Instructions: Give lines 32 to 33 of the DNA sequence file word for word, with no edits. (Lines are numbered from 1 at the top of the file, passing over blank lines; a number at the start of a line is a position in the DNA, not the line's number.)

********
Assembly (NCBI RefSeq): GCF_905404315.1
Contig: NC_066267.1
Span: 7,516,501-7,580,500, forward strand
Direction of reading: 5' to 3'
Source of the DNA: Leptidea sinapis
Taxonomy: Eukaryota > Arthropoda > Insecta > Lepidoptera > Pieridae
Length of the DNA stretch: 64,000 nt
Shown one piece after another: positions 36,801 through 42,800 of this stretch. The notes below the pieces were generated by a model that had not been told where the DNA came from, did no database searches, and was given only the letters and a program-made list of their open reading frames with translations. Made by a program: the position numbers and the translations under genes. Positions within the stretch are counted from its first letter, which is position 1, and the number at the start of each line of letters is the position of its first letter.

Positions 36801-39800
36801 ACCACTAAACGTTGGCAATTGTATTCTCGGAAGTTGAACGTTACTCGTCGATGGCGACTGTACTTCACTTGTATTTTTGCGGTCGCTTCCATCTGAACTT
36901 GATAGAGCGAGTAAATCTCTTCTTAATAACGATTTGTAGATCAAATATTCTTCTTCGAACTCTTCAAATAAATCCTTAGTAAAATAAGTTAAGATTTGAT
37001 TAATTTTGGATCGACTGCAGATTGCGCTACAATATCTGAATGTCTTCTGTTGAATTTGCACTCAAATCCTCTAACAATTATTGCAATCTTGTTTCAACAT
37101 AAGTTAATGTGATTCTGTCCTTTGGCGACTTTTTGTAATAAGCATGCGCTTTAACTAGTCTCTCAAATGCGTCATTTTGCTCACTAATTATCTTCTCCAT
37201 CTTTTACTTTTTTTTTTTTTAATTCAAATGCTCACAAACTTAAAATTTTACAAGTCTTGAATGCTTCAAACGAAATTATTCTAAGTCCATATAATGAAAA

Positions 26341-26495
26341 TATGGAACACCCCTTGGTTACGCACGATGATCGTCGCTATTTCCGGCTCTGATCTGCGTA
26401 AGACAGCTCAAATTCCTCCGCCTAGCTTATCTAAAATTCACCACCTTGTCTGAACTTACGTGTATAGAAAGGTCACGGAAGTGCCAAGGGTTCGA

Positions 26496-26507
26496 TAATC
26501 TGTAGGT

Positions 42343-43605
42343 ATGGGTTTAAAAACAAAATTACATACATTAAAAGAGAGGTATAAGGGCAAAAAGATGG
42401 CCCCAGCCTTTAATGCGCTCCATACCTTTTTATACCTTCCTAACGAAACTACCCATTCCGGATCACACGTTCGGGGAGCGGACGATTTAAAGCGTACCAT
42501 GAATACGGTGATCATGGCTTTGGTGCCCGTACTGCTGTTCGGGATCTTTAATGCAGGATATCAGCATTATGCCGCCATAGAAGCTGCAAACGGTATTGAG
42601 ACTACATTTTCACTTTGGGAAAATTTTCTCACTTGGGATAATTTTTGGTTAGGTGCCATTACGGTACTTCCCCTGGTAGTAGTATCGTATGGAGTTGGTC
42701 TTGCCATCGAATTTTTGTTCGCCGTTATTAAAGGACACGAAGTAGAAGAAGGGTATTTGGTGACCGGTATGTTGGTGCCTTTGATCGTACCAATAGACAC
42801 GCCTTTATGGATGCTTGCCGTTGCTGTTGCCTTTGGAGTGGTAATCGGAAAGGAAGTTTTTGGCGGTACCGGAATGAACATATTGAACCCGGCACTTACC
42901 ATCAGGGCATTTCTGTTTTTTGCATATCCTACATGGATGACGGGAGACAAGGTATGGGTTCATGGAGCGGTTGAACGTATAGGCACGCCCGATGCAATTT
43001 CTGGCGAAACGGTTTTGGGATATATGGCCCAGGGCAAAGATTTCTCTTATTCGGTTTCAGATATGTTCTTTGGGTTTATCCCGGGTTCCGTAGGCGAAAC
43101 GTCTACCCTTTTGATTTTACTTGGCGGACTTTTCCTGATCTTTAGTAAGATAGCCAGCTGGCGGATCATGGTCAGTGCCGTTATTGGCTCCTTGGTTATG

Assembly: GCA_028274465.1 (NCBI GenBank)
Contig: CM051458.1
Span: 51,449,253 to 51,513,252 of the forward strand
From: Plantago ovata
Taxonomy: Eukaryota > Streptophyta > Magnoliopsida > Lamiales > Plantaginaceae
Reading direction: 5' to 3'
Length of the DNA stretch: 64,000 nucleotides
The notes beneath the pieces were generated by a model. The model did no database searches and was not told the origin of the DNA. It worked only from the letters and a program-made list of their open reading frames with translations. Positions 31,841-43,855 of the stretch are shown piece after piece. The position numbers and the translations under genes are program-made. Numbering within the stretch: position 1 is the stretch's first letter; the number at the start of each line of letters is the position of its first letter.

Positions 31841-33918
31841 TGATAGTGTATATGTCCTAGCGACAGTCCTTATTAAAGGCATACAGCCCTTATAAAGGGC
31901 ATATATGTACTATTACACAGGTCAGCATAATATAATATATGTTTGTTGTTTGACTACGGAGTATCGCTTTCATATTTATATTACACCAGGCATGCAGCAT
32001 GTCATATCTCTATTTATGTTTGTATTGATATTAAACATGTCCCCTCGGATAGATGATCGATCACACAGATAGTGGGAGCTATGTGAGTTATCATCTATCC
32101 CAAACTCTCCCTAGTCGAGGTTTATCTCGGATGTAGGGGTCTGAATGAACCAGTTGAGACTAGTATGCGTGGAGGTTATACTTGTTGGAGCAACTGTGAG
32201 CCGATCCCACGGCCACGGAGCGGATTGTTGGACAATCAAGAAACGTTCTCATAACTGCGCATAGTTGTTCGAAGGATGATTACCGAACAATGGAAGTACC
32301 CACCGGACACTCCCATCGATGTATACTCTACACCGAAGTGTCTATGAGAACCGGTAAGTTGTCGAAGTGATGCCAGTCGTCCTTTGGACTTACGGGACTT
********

Contig: CM051458.1
Span: 51,449,253 to 51,513,252 of the forward strand